Deutsche Bank AG is struggling to wind down complex foreign-exchange derivatives it sold to small companies in Spain after it decided to curtail the practice.
(Bloomberg) — Deutsche Bank AG is struggling to wind down complex foreign-exchange derivatives it sold to small companies in Spain after it decided to curtail the practice.
While the German lender has run off the biggest part of the portfolio, there are still several contracts with clients who are facing deep losses on the products after adverse currency movements, people familiar with the matter said.
Those movements haven’t fully reversed, and Deutsche Bank has been renewing the contracts in an effort to prevent clients from having to recognize the losses — and potentially for the bank itself to share in the pain — the people said. As a result, it’s taking longer than initially planned to phase out the portfolio, they said, asking not to be named discussing the private information.
A spokesman for Deutsche Bank declined to comment.
Deutsche Bank’s struggle to wind down the portfolio comes after it completed an internal probe earlier this year that reviewed how it used to sell other kinds of FX derivatives in Spain that left some corporate clients in the red. The probe, codenamed Project Teal, resulted in the departures of several employees and settlements with some of the affected clients worth tens of millions of dollars.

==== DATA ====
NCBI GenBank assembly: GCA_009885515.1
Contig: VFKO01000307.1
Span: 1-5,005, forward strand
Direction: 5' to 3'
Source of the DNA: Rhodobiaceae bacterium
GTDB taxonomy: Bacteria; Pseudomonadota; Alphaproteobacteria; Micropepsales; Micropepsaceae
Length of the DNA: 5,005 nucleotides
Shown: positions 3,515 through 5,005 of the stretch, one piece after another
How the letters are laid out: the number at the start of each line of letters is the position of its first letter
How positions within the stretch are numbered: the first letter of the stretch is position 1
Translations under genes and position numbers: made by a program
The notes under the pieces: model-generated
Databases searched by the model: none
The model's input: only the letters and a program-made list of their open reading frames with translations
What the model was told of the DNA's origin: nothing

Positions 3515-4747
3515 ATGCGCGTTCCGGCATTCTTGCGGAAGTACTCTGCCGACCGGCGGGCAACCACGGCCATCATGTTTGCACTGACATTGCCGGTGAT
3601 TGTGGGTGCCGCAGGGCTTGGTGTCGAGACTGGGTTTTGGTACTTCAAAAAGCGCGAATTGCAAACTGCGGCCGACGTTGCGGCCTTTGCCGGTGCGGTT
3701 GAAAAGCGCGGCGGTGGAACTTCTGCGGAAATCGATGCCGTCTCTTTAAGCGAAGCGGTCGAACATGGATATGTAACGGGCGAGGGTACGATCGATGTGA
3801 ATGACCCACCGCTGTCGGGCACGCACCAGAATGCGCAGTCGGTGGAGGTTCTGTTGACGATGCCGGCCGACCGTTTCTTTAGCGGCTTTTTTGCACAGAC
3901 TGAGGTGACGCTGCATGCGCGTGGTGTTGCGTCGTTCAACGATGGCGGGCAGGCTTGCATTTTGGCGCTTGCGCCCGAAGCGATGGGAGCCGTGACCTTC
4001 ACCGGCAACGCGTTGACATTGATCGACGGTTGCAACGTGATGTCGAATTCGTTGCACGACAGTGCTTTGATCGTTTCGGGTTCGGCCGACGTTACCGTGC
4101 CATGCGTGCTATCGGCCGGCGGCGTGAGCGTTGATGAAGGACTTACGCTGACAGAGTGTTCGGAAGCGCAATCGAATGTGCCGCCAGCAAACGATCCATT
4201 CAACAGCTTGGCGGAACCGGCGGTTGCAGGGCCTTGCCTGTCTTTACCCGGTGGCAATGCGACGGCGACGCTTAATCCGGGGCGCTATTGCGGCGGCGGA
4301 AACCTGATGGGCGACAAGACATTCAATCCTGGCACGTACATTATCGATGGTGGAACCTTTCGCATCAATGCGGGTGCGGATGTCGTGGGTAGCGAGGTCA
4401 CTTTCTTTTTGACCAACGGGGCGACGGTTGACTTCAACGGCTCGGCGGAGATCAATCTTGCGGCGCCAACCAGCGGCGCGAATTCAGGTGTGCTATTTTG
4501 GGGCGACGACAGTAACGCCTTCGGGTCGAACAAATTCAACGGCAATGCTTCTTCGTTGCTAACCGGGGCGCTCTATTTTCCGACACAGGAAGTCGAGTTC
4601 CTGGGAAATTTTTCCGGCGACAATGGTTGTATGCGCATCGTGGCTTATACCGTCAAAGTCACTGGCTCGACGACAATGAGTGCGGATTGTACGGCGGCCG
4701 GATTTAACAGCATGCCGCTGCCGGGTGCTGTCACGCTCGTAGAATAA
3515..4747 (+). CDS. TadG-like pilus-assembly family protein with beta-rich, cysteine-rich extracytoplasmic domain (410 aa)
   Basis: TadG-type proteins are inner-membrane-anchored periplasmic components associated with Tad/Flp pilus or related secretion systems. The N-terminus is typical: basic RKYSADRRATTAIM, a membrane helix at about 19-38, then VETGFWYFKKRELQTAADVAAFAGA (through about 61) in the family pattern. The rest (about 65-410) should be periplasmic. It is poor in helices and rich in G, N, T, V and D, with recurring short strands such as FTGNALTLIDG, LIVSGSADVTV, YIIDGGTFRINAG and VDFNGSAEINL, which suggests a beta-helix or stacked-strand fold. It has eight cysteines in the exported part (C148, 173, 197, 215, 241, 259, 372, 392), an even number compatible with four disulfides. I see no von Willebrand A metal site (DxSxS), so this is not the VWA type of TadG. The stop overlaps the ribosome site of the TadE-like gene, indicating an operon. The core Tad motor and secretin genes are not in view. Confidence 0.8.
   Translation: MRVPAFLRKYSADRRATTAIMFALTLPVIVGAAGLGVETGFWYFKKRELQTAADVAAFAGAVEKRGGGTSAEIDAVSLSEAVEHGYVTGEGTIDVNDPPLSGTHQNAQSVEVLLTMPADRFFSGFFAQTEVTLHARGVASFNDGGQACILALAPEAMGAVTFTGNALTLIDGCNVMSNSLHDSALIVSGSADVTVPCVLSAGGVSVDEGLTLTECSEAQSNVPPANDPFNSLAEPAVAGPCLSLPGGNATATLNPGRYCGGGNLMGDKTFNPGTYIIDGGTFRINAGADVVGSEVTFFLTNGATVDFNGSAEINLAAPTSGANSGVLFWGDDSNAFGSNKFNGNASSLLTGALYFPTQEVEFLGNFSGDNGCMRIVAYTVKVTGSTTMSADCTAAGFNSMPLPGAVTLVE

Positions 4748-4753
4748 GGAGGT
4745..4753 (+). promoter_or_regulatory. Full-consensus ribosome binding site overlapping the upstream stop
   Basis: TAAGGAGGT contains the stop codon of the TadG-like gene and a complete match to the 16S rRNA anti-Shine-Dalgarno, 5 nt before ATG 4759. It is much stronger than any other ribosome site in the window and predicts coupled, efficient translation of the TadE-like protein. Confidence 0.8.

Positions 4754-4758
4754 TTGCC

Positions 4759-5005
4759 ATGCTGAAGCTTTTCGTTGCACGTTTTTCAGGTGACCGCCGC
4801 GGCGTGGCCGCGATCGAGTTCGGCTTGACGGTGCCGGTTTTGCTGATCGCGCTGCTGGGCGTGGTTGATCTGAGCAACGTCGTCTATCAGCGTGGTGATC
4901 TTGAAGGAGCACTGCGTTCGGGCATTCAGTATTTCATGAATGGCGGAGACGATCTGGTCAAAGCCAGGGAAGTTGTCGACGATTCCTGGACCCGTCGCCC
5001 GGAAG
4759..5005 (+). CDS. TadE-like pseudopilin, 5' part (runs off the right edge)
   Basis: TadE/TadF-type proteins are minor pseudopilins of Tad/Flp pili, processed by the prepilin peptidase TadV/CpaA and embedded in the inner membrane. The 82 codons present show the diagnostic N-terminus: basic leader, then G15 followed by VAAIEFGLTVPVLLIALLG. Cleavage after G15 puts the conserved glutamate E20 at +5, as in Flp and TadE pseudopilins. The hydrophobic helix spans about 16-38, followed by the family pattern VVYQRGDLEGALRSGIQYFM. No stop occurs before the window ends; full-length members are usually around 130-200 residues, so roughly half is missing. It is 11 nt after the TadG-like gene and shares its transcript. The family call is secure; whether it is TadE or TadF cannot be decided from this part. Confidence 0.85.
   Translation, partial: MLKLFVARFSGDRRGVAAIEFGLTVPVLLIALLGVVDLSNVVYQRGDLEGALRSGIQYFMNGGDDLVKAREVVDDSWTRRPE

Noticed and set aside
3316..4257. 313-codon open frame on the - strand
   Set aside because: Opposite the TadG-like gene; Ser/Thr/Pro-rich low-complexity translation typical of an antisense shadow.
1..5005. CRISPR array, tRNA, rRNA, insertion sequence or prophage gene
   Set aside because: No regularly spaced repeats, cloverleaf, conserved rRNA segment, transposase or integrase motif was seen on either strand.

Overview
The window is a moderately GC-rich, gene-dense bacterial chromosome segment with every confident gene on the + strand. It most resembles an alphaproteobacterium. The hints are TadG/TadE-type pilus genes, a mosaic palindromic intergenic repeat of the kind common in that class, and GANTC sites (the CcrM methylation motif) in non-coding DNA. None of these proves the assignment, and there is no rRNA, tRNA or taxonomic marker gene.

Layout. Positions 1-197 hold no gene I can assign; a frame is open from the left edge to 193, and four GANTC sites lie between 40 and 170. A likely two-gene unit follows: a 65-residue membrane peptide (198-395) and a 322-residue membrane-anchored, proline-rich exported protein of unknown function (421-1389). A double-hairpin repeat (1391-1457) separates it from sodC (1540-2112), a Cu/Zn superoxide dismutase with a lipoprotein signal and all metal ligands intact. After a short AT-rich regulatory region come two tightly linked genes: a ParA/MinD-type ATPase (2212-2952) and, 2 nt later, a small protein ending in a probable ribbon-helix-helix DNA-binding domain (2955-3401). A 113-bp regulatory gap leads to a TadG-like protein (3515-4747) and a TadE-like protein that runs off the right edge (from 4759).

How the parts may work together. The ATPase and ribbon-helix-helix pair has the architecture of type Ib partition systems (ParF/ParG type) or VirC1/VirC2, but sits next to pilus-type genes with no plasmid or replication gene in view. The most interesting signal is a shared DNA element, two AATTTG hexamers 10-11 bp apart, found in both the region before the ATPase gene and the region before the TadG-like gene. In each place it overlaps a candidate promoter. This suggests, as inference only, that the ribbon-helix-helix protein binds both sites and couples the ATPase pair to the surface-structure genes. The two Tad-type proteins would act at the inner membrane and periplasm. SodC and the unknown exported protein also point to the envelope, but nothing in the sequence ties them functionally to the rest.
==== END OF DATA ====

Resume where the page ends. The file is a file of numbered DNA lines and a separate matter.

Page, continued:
DB has reviewed sales processes and related controls regarding FX derivatives in the context of Project Teal, a person familiar with the matter said. The lender took those actions even before the Spanish regulator CNMV recently introduced new restrictions on the sale of complex products to retail SME clients, and has stopped providing complex derivatives to such clients, the person said.
Deutsche Bank continues to provide FX derivatives to clients that are categorized as professional under a European regulation known as MiFID, the person said.
The European Central Bank, which is Deutsche Bank’s top regulator, told the lender a few months ago that it needs to improve oversight and checks at its business that pitches FX derivatives such as swaps to European companies, Bloomberg reported in July. The ECB is concerned that the lender still hasn’t been explaining the products’ risks sufficiently when selling them to clients, people familiar with the matter said at the time.
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